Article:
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Vive Traction Avant!

Traction in the air

Report and photos by Mike Tebbet:
"Les Amis de la Traction Club de L’Aigle” held their seventeenth annual ‘Bourse d’Echange’ last weekend (19th October). Welcoming visitors at the entrance into the show was this ‘Traction on a string’ or is it ‘Traction in the Air’? This was a spectacular celebration of eighty years of the Traction since its launch in 1934.

As usual the Bourse was inside a large market hall, with a much bigger range of stalls set outside in the surrounding surfaced area. A large number of Tractions of all years and types were parked nearby, with an even larger selection of 2CV’s and derivatives parked on a grass area nearby. An adjacent car park serving a supermarket was full to overflowing with visitors classic and vintage cars. To one side of the market hall on an open area large display of WWII vehicles included a Sherman tank.

Inside the hall as well as the Bourse, the Club had laid out an impressive display mimicking a Motor Show or Salon and featuring of course the Citroen Traction. A 1934 first year example with the fabric roof slowly revolved on a turntable in the centre and was surrounded by examples of various others including a decapotable. A commerciale was set up to replicate the famous advertising image being loaded with a huge oak barrel. In one corner a car was in the camouflage livery as used by the French army and indeed by the Wehrmacht and French Resistance.This event has from gone from strength to strength in the last seventeen years. Your writer came away with a car boot full of ‘treasure’ to aid the restoration of the far too many projects in his garages!"
 
   
Monday, 27 October 2014 Attention: open in a new window. Print E-mail
   

Pre Wars in Athens

stukje post war

What better place to make contact with “the right” people than a Concours d’Elegance? While planning the Via Hellenica we visited the Athens show at the Flisvos Marina. We immediately spotted our ideal car, a 1930 Rolls Royce with beautiful patina and thus not a candidate for the Concours awards. There must have been some 10 pre wars on this pleasant event. Most special (during-war-car) means of transportation was definitely the 1941 Moto Guzzi three-wheeler. It had been abandoned by the Italians and recently been found and restored to better than new. This being a prerequisite for one of the 54 prizes to be awarded, it did indeed get a class win.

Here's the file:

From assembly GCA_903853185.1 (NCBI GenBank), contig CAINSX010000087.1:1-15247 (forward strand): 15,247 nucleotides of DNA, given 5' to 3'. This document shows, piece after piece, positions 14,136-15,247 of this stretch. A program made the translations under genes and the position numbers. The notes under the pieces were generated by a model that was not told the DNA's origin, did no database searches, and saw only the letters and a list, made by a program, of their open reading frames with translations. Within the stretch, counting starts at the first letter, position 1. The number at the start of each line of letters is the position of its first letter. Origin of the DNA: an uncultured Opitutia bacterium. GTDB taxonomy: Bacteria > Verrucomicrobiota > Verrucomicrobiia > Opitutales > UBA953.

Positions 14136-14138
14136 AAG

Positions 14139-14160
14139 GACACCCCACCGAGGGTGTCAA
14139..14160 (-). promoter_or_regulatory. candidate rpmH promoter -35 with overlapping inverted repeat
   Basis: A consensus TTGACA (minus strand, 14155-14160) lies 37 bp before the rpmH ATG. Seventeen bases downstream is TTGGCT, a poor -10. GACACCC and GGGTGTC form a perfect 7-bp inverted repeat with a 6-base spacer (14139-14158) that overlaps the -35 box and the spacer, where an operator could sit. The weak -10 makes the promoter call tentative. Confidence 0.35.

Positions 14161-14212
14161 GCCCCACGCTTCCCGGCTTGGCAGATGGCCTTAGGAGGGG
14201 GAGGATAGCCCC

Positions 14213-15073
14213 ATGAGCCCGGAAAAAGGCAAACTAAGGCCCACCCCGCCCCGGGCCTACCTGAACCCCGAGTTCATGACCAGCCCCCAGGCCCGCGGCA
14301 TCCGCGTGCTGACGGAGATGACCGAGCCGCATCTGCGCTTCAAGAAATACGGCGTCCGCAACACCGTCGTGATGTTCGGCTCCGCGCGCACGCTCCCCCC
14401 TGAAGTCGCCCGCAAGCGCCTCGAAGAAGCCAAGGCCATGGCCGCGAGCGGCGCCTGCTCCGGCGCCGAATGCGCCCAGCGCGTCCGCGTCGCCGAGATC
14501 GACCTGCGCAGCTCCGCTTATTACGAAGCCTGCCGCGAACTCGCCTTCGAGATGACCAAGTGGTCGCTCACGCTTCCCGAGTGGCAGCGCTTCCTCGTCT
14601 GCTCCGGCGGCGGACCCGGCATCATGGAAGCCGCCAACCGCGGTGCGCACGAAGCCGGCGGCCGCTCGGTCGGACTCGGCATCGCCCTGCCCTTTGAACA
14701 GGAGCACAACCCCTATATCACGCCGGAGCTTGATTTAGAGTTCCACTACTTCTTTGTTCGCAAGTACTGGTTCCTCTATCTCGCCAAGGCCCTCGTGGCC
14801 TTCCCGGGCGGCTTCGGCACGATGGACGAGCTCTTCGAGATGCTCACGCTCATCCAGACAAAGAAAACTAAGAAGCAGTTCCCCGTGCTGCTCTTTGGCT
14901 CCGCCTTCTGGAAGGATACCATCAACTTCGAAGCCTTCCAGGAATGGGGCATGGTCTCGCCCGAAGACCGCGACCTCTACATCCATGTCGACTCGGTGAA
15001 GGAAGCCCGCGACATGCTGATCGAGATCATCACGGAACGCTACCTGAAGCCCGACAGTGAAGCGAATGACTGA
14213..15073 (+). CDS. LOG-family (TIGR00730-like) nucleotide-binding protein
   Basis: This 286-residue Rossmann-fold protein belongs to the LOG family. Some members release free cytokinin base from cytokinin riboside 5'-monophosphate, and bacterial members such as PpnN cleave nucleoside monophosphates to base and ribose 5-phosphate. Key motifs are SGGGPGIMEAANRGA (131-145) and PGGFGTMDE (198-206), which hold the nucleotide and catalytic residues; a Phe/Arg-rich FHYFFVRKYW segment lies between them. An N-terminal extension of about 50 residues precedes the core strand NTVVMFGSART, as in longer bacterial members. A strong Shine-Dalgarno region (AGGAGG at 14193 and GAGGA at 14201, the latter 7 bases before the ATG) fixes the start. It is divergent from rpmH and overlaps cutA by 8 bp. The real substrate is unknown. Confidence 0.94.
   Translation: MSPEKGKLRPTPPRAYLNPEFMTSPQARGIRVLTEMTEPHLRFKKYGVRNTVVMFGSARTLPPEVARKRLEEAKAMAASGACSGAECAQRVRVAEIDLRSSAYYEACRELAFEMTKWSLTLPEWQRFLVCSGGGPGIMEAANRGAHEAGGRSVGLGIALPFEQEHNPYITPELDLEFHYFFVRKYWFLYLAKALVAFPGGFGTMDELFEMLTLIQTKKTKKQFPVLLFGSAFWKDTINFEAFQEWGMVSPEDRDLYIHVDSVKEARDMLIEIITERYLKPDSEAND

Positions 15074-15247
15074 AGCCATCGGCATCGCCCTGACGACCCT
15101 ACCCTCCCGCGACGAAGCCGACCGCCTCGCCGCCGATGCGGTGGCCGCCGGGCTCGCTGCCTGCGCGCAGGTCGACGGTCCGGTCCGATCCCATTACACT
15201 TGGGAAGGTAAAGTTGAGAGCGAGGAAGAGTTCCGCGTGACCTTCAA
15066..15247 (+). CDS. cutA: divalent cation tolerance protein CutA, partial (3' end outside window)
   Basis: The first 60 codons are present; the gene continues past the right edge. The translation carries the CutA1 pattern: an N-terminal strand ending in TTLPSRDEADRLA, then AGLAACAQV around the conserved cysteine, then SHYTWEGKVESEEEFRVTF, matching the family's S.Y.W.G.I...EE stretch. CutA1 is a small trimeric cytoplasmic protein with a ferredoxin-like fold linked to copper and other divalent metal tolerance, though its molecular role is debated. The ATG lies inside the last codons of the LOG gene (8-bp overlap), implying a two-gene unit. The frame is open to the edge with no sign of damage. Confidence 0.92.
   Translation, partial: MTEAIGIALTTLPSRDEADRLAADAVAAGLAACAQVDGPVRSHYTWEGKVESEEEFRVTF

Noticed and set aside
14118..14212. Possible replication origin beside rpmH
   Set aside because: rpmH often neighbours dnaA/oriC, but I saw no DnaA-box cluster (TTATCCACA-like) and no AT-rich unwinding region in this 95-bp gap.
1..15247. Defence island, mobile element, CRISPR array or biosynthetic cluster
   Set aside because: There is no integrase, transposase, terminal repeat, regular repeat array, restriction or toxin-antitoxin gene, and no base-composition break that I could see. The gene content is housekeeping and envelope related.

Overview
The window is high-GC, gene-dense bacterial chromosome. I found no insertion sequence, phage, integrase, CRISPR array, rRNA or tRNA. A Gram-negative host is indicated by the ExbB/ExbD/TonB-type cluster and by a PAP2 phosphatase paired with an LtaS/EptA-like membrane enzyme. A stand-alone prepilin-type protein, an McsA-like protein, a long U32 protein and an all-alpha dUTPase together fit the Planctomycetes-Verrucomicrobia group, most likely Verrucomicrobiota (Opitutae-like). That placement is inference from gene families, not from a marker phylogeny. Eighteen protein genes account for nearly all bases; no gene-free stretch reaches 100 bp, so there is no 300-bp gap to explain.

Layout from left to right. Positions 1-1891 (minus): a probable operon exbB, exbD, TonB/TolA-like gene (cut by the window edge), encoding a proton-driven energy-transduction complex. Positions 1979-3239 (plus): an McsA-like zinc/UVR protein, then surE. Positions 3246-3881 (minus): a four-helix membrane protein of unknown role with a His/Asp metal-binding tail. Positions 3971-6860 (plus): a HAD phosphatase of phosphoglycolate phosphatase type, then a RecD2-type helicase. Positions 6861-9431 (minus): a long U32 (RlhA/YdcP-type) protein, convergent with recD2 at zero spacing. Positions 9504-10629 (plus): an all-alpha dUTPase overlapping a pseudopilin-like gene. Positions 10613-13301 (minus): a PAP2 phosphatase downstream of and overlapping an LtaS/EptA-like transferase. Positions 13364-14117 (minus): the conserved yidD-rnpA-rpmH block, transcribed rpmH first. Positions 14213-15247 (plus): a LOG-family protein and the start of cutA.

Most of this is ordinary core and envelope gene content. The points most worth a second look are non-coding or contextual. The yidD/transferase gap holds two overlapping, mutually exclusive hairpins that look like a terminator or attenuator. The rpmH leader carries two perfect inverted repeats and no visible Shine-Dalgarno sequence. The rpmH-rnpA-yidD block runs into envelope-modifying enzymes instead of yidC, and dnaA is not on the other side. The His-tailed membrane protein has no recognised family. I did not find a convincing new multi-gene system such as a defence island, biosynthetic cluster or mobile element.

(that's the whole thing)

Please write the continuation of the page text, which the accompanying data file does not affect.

(Text and pictures by Bart Kleyn)

     
Sunday, 26 October 2014 Attention: open in a new window. Print E-mail
   

About Quiz #381: 1937 Mack Jr.

About Quiz #381: 1937 Mack Jr.

As we suspected, this was an easy quiz, and all but one of the 17 who responded were on the right track. Most of you got the make, model and year of this truck (the model year of the truck encroached on the calendar years either side, so 1936, '37 and '38 might all be considered correct). It's a Model 2M Mack Jr., created for Mack Trucks, Inc. by the Reo Motor Car Company by rebadging a Reo Speed Delivery pickup.

Jury members Alan Spencer and Stuart Penketh had it pretty well all together, but the next best answer came from Luk Martens: "1937 Mack Jr. Mack, builder of heavy trucks, introduced a 'light' truck in late 1936, for the 1937 model year (jr meaing Junior) and it was based on a REO truck. It was even built by REO, but sold by Mack dealers. REO stands for Ransom Eli Olds, founder of Oldsmobile, there's your link with GM. With prices ranging from $575 for the half-ton to $1205 for the 2,5-ton model (a Ford costed $470) and powered by a Continental 6 cylinder engine, just 4974 were built before it was succeeded in 1938 by the larger model 'ED'."

Congratulations, Luk. Please sen your mail address and T-shirt size to office*at*prewarcar.com. The truck was in plain sight for all of Hershey Week, outside the Giant Center in the middle of the giant swap meet. Perhaps some of you saw it then.
 
   
Saturday, 25 October 2014 Attention: open in a new window. Print E-mail
   

Dina plays for time

Dina plays for time.

The clocks ‘go back’ this weekend which marks the official end of British Summer Time. It was Germany that first introduced daylight saving in 1915 and Britain followed in 1916. It is New Zealand who can take credit for the idea thanks to George Vernon Hudson who proposed it in 1895, but his native country waited until 1927 before introducing it.

So with time being on my mind, I dug out my slowest car – a 1925 Trojan Utility with top speed of 35 mph – and went to visit Dina. Timing is very important in her job as a concert pianist – just listen to her playing Prokovief’s Sonata No. 2.(click), and you can watch her here. Or do you prefer a Scarlatti sonata? She started playing the piano age 5 in her home country of Kazakhstan and has won numerous awards whilst performing all over the world. Her next concert is at The Royal College of Music in London on November 13th in their Amaryllis Fleming Concert Hall, named after the accomplished cellist who was author Ian Fleming’s half-sister and Augustus John’s illegitimate daughter.

As the setting sun heralded the end of another Autumn day, Dina decided to try out the hood in case it rained – she has spent enough time in England to understand our strange weather. And now she understands a bit more about our strange cars.

(Text & pictures Robin Batchelor)

Friday, 24 October 2014 Attention: open in a new window. Print E-mail
   

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